April 17, 2014 Leave a comment
In October 2007, Brian Chesky, a recent college grad, gave up his job hunt in Los Angeles to stay with a friend in San Francisco.[i] Unemployed, Chesky couldn’t help his friend pay the rent — until the roommates came up with an idea.
A large conference for industrial designers had come to San Francisco and overwhelmed the local hotel market. Many hotels were sold out; the few rooms that remained were being offered at exorbitant prices. With the addition of inflatable mattresses and a meal of eggs and bacon, the two turned their apartment into a bed and breakfast at $80 dollars a night. They called the service “Airbed and Breakfast” and made enough money to pay their rent.
In doing so, they came up with the idea for AirBnB, an online hub for home sharing that has since grown into a multi-million dollar company.
But this is more than a story about two resourceful entrepreneurs. The AirBnB concept represents a major shift in consumer buying patterns.
At the start of the economic downturn in 2007, individuals strapped for cash turned to alternative methods of fulfilling their needs without making purchasing new products. Some people bought used items from outlets such as eBay or Craigslist. Others developed mechanisms for bartering and sharing goods and services. The creators of AirBnB did not only encourage sharing (as Craigslist does) but transformed the act of renting out a home into a viable business opportunity. [ii]
These forms of sharing are becoming more prevalent as consumers’ willingness to pay steep prices for hotels, cars, and other products declines. The demand for pooled goods is being met by individuals eager to make money from the products they own as well as companies that broker the transactions or supply assets.
There are now many examples of these offerings including car sharing enterprises (Zipcar, RelayRides), alternative taxi services (Lyft, Sidecar, and Uber), Bike sharing (Hubway, Zagster), services to complete random tasks (Taskrabbit), and household goods sharing (Snapgoods).
Zipcar was the first car sharing service and provides a model for similar options. In 1999, Ante Danielson and Robin Chase of Cambridge, Massachusetts, developed the idea of renting cars for short time slots and positioning them in convenient spaces around the city. [iii] The plan circumvented the growing expense of renting a car at a daily rate or owning a vehicle outright. In 2000, the business took off in Boston and Cambridge, and by 2002 had expanded with the opening of offices in Washington, D.C. and New York.[iv] In 2009, Zipcar became the world’s largest car-sharing service. Some two years later, the enterprise boasted 767,000 members, 700 employees, and 11,000 cars available for rent in the U.S., Canada, and Europe.[v]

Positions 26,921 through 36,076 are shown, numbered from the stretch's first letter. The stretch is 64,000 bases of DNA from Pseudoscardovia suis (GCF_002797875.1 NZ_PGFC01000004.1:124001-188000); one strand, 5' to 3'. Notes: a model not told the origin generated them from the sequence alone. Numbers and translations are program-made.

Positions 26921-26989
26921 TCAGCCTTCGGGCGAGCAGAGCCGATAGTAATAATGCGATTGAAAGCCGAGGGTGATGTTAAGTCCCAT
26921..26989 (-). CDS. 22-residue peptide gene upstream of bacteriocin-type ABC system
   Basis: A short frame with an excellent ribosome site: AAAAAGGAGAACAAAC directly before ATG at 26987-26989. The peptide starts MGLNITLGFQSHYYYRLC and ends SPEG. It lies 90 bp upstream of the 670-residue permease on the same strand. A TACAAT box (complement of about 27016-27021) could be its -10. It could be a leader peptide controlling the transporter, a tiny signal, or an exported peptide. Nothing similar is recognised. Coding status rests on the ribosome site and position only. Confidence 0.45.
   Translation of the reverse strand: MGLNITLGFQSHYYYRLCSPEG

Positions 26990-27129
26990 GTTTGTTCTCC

A 2013 survey conducted by KRC Research and commissioned by Zipcar explained why the company was able to grow so quickly. In addition to balking at the high cost of car ownership, millenials (people in the 18-34 age group) said environmental concerns reduced their desire to own a car.[vi]
While the driving force behind enterprises such as Zipcar and AirBnB is commercial, the sharing phenomenon that underpins their business models is rooted in changing attitudes towards consumerism.
How might these changes impact traditional businesses?
Renting accommodation in an existing house reduces demand for hotel rooms. Instead of everyone owning a lawn mower, one owner profits from its purchase and others rent the asset, lessening the need to manufacture more units. As these examples show, an important consequence of the sharing trend is that it yields significant environmental benefits because fewer assets have to be constructed or manufactured. Some companies have embraced this idea. For example, online apparel retailer Patagonia has a strong commitment to environmental sustainability, and encourages customers to buy its used products and even works with eBay to market the items. In addition to achieving environmental gains, Patagonia’s strategy bolsters its brand by conveying the message that the company’s apparel is long-lasting and creates both residual value and a market for used product.
These are specific examples, but it doesn’t take much imagination to envisage the broader consequences of this attitudinal shift.
How will your organization fare in this emerging business landscape?
[i] The New York Times (2013). Welcome to the “Sharing Economy”. Retrieved from: http://www.nytimes.com/2013/07/21/opinion/sunday/friedman-welcome-to-the-sharing-economy.html?pagewanted=all&_r=0
[ii] Fortune (2012). Airbnb: More than a Place to Crash. Retrieved from: http://tech.fortune.cnn.com/2012/05/03/airbnb-apartments-social-media/
[vi] Auto Rental News (2013). Zipcar survey reveals car ownership trends of millennial generation. Retrieved from: http://www.autorentalnews.com/news/story/2013/03/zipcar-survey-reveals-car-ownership-trends-of-millennial-generation.aspx